$200,000 preservation plan pitched to Counties

Dundas County Archives committee member, citizen Eric Duncan, presented to Counties Council January 21st a plan by three local groups to digitize the newspaper archives. (The Leader/Blancher photo)

SDG – A $200,000 plan to preserve and digitize old newspapers in SDG was presented to Counties council at its January 21st meeting.

Former North Dundas mayor Eric Duncan represented a coalition of archive and historical groups, which pitched the ambitious plan to the county. That coalition included the Dundas County Archives, the Glengarry County Archives, and the Lost Villages Historical Society.

Duncan spoke of the need to preserve the historic record of SDG printed in the newspapers.

“Some of the newspapers no longer exist and the archives have some of those newspapers in their collection now,” Duncan said.

In addition to shuttered newspapers, the plan includes digitizing the newspaper archives of the Morrisburg Leader, Winchester Press, Chesterville Record, and the Glengarry News. The family of the late Robin Morris donated the archives of The Record to the DCA in 2018.

North and South Stormont does not have an archive. The Lost Villages acts as a de-facto keeper of the historical record for South Stormont. The LVHS’s extensive photo collection is part of the project.

Duncan told council that he had agreements with the newspapers for the collections to be donated or loaned to the archives.

Newspapers from the Glengarry News have already been scanned up to 1950 by the Glengarry County Archives but the documents are not searchable.

“What we want to do is have all these newspapers searchable online from one central site,” Duncan said.

Cost is a factor. Duncan told the council that it can cost about $1 per page for digitizing a newspaper page. That also includes converting the text on the scanned page into something that is searchable, like Google, on a computer.

“In the case of papers like The Leader, there are about 55,000 pages to do,” he said.

Duncan hoped that by doing a bulk collection scan, they could get a better price than each archive working on its own.

The cost of purchasing a professional document scanning system large enough to scan broadsheet-sized pages like The Leader, is about $60,000.

In addition to newspapers from Dundas and Glengarry Counties, the Lost Villages’ extensive photo collection would be digitized and made available to the public.

“We’ve catalogued the collection already and we’d very much like to get it digitized and made available,” said Jim Brownell, past president of the LVHS, who also spoke at the presentation.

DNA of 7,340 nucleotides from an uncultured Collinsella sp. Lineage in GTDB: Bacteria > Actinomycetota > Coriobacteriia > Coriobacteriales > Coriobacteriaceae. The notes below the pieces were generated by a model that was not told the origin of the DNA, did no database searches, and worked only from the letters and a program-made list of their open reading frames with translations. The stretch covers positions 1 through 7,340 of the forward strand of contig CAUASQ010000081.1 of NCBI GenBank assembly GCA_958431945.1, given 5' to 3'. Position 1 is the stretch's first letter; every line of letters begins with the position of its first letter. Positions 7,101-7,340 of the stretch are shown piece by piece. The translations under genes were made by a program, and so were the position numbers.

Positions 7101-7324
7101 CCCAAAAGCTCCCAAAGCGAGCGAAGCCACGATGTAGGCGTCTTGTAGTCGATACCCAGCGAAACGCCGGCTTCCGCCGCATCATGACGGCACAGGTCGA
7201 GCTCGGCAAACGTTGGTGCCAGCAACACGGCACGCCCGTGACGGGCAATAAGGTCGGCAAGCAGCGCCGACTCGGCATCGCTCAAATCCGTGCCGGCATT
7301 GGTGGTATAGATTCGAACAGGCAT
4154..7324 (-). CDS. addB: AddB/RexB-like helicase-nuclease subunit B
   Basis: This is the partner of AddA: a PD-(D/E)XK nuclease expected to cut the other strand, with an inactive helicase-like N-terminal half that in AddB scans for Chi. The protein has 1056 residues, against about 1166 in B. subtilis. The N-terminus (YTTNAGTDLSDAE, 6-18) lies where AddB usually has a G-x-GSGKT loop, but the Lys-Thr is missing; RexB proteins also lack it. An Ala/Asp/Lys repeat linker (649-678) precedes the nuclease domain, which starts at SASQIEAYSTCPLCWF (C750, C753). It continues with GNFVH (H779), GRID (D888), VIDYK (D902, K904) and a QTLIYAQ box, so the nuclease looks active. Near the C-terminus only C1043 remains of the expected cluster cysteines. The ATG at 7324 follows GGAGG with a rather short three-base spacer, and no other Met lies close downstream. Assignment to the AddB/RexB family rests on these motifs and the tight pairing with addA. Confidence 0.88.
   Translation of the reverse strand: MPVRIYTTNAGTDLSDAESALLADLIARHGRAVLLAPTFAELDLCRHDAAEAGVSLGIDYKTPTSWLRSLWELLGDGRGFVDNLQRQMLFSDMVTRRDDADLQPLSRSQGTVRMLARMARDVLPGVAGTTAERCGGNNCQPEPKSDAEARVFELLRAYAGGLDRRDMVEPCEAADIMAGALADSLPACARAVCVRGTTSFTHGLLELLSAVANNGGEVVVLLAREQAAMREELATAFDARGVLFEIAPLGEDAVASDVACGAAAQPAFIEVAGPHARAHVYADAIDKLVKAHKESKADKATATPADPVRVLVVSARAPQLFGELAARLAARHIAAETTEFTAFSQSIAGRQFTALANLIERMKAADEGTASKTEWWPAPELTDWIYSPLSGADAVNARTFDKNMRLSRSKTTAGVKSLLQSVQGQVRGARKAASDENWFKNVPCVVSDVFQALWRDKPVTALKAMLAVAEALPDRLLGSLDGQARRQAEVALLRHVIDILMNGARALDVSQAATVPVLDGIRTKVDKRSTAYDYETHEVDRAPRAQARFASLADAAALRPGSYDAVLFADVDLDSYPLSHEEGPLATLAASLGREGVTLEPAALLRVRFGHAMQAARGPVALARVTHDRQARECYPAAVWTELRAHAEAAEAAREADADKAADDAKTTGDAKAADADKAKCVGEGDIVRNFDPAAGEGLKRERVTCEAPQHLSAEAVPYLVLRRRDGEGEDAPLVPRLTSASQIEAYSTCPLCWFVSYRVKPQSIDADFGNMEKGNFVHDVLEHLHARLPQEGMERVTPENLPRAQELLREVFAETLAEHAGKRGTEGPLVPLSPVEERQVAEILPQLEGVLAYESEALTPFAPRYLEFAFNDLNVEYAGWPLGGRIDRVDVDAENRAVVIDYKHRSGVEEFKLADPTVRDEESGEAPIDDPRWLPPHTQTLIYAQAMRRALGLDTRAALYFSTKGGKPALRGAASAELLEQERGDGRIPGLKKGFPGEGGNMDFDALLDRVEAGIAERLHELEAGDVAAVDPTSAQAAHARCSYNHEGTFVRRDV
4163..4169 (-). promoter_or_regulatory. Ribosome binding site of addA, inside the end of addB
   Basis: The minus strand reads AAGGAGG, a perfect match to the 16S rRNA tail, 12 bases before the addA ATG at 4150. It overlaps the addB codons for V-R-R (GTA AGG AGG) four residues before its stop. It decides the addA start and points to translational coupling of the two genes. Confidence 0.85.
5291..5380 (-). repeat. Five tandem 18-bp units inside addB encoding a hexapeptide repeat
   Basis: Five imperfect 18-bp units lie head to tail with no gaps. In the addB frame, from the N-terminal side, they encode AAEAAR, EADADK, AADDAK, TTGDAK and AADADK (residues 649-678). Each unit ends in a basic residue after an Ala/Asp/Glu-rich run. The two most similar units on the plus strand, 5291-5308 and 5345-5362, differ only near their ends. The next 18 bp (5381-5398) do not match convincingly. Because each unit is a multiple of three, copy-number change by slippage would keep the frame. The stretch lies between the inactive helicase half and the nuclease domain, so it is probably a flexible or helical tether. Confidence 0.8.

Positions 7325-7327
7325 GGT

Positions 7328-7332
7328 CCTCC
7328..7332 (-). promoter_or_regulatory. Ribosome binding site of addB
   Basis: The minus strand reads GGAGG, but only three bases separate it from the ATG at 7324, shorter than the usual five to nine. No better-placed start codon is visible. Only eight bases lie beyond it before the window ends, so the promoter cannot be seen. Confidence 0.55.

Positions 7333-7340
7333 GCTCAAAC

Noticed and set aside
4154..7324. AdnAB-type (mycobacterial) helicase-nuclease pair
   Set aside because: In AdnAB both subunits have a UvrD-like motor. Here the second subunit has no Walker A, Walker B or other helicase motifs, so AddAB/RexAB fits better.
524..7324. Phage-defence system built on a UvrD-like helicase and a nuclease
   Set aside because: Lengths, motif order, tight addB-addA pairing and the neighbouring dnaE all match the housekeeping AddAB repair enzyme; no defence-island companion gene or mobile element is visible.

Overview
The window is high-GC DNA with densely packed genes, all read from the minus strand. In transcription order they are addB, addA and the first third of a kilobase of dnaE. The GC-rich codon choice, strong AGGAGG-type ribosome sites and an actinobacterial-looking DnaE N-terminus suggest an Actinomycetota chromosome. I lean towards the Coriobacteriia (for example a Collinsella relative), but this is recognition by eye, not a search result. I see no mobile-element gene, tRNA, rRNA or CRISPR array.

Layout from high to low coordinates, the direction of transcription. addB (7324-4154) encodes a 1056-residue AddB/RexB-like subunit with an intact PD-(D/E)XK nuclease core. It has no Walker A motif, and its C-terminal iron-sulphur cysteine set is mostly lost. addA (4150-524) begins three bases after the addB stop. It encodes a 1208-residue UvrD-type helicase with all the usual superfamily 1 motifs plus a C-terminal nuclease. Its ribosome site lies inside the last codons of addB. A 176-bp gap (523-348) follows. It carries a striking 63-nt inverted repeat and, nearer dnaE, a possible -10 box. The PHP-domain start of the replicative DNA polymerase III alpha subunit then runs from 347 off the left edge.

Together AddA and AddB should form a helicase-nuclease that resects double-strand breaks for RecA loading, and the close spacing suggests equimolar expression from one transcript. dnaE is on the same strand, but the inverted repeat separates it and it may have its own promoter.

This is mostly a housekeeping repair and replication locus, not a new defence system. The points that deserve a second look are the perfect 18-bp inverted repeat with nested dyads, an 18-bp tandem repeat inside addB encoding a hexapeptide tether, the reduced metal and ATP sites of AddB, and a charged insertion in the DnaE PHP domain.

He told council that volunteers have done all the work so far with the collection but they need professional help with the digitization.

“Its time we get some professional help with archiving,” Brownell said.

“We just can’t afford it.”

The LVHS also has a near complete collection of a newsletter published by Fran Laflamme in South Stormont in the 1970’s.

Duncan told the council that the project would take over a year to complete.

“The expense of this could be spread over two budgets,” he said. “That was the timeline we investigated.”

Duncan said that the online hosting or file space for the project would be a recurring challenge. He has approached counties staff about helping with that challenge but is looking at a $10,000 cost yearly after the project is complete.

The group is looking for support for the project from counties council, and hopes to issue a request-for-proposal through the Counties in March. Ideally Duncan would see work begin in May.

The $150-200K price tag for the project does not include conservation work for the newspapers, many of which are in various states of condition. Conservation and stabilization of the pages would be done by volunteers of the various member groups. The archives would have the collections ready to be scanned by whichever provider was awarded the RFP.

Councillors around the table were supportive of the idea of preserving the newspapers, but were concerned about the cost involved. “It’s an ambitious project,” said councillor Steven Byvelds. “I support the archives, but $200,000 is a big ask.”

Byvelds serves on the Dundas County Archives committee as mayor of South Dundas.

The DCA previously sought funding to digitize newspapers in its collection at the 100 Men of South Dundas fundraising event in November and was not successful in receiving any funds.

The counties will consider the proposal for funding during the budget deliberations coming up in February and March.

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